Let's Talk Recycling
At Plenty our mission is clear: to improve the lives of plants, people and the planet. At every level of our business, we strive to be conscientious stewards of our natural resources and to reverse centuries of harmful manufacturing and packaging processes.
A critical part of our mission is to find sustainable solutions for the packaging of Plenty produce. We’re excited to launch an entirely new look and feel for Plenty, and with it, new packaging that we believe is the most sustainable packaging that is food-safe with modern recycling technology.
When it comes to sustainability, our number one priorities are reducing food waste and ensuring food safety by improving food shelf-life. Fresh, nutritious and flavor-filled produce that can withstand the rigors of distribution and time sitting on store shelves is the Plenty promise. To deliver on this promise we must consider three critical components for our packaging:
- Cost: is it affordable for our customers?
- Shelf life: can the packaging preserve and protect our greens from harmful pathogens introduced through water, touch or other means, and keep it fresh for longer?
- Shelf presence: does the packaging fit on existing store shelves?
Why use packaging at all?
Putting our produce in a package extends the shelf life, which helps to reduce food waste. It also provides for greater food safety - protecting our produce from water and other conditions that introduce pathogens and harmful bacteria.
OK, but why plastic?
Plastic is not perfect, but it is the best material available to safely transport our produce and deliver on our promise of peak flavor, freshness and nutrition. We considered paper, but paper allows the produce to get wet which introduces pathogens and wilts the leaves. We also considered cardboard, but it cannot withstand the rigors of cold distribution and doesn’t allow you to see what you’re buying. Our new packaging is made up of one material only, which is better for recycling.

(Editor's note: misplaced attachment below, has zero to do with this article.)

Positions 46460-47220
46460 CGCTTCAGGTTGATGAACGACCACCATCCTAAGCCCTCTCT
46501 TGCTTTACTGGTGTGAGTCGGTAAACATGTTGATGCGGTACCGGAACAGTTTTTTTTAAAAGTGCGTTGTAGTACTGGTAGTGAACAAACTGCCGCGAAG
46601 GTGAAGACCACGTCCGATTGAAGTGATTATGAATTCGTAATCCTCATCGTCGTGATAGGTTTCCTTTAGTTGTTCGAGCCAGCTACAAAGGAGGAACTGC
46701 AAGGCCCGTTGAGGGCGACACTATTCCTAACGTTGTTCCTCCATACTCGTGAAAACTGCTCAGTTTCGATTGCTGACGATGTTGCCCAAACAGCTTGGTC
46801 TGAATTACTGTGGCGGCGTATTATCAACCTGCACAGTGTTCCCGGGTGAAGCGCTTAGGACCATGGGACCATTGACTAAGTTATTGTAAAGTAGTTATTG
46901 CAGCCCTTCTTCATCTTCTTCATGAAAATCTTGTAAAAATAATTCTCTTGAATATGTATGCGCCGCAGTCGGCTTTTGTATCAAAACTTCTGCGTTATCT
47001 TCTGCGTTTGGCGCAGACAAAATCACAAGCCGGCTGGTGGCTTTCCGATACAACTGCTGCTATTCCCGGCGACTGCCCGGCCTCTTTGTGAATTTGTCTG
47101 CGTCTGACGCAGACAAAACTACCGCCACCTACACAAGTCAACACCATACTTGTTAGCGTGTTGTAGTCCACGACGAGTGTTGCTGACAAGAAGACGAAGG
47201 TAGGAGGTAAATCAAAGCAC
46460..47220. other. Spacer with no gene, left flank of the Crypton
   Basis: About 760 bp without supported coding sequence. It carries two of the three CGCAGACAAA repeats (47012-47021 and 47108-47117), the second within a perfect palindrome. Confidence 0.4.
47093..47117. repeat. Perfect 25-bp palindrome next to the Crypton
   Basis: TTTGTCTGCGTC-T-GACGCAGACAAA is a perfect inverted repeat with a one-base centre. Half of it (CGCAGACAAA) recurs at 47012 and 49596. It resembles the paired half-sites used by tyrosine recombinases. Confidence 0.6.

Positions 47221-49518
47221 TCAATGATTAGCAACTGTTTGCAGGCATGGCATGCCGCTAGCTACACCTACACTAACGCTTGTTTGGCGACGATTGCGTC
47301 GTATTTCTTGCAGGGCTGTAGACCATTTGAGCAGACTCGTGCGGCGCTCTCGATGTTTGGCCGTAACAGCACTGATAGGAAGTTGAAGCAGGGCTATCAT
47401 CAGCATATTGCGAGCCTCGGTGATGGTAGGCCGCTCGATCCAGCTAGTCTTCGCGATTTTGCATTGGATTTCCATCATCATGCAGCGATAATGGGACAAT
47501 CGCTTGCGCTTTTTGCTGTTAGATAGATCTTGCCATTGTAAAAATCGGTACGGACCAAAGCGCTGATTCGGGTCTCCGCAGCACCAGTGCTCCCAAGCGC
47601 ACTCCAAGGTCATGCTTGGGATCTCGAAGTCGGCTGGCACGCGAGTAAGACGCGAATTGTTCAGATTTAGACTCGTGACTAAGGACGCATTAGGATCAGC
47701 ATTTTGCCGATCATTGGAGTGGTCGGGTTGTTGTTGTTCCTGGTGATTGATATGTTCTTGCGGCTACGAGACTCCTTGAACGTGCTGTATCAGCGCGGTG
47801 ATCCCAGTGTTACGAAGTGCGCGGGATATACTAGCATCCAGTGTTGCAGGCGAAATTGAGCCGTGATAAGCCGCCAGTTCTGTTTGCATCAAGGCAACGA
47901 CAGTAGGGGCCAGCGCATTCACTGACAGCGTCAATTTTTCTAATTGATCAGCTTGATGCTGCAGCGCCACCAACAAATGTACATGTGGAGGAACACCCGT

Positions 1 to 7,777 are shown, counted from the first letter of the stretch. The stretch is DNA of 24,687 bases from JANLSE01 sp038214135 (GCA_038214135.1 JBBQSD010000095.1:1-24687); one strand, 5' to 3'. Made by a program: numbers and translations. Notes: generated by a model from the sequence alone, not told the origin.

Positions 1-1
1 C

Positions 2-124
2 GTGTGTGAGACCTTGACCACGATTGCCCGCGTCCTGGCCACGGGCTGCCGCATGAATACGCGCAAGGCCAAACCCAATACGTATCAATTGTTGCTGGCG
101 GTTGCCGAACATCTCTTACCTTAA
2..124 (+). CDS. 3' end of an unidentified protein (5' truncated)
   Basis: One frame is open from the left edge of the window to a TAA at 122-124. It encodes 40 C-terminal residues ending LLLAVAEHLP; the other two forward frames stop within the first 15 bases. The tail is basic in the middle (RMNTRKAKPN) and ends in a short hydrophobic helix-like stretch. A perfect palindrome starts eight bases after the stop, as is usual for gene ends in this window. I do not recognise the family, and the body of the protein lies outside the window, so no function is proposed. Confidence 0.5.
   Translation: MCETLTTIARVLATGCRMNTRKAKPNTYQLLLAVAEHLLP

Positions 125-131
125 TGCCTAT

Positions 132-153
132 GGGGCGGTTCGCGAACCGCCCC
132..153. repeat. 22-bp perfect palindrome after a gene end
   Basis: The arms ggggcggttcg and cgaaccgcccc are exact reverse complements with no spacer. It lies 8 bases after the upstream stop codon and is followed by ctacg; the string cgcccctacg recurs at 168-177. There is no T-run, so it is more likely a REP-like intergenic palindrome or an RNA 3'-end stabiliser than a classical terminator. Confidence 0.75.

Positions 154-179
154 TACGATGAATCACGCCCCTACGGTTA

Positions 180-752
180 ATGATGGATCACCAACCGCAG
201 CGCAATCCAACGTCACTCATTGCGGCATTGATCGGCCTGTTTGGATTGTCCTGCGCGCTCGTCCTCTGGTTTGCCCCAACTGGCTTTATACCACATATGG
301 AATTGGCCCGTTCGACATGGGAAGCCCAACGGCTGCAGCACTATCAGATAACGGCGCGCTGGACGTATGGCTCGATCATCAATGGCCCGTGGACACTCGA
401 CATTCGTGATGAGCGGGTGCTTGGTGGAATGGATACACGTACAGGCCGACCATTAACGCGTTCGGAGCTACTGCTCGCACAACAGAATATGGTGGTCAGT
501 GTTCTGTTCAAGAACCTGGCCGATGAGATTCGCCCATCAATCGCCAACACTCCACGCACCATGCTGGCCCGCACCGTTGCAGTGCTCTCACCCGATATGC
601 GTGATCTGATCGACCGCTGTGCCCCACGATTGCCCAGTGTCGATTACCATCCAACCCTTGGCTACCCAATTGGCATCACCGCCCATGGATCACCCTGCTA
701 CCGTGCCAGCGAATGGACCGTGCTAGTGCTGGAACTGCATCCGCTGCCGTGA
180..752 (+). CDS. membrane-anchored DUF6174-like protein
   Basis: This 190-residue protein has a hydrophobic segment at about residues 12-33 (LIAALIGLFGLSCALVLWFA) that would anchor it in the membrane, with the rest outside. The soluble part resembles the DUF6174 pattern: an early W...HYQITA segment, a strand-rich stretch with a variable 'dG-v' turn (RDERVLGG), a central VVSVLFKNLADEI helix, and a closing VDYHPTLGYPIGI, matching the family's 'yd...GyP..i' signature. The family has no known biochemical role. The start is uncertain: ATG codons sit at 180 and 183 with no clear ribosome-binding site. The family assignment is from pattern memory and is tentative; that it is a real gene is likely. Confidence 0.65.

Is your packaging fully recyclable?
Yes, our packaging is 100% recyclable material, and we use post-consumer recycled plastic to make the packaging. When it comes to plastics, three types are recycled more than others: #1, #2 and #5. Our packaging is made up entirely of #5 plastic, including the film on top. Though the infrastructure for recycling is not as robust as we want it to be around the country, great strides are being made and recycling is much more prevalent at this time than composting. Currently, the reality of compostable packaging is that it typically comes from corn. Though it may be labeled compostable or biodegradable, it also behaves the exact same way as plastic, and can take almost 100 years to biodegrade. Finally, biodegradable plastic is a bit misleading because it is not biodegradable unless it is put through an industrial composting process, which unlike recycling facilities, most cities do not have this capability. The city of San Francisco has one of the most advanced recycling and composting centers in the country, and even it does not have the equipment to break down “biodegradable” plastic. Instead, the “biodegradable” plastic gets treated like garbage and sent to the landfill.
Did you know?
Between 30-40% of food in the United States goes to waste. In nearly all cases, it is the production of that food that requires the most significant amounts of carbon energy. Recycling represents only a tiny fraction of the energy required. That is why at Plenty we are focused on reducing food waste by creating a product that has a longer shelf life and can maintain fresh, peak flavor and nutrition.
How can you help?
Reducing our carbon footprint is a job for all of us. You can help by purchasing only as much produce as you can use, and working to reduce food waste in your home. You can also help by taking the time to recycle Plenty packaging materials.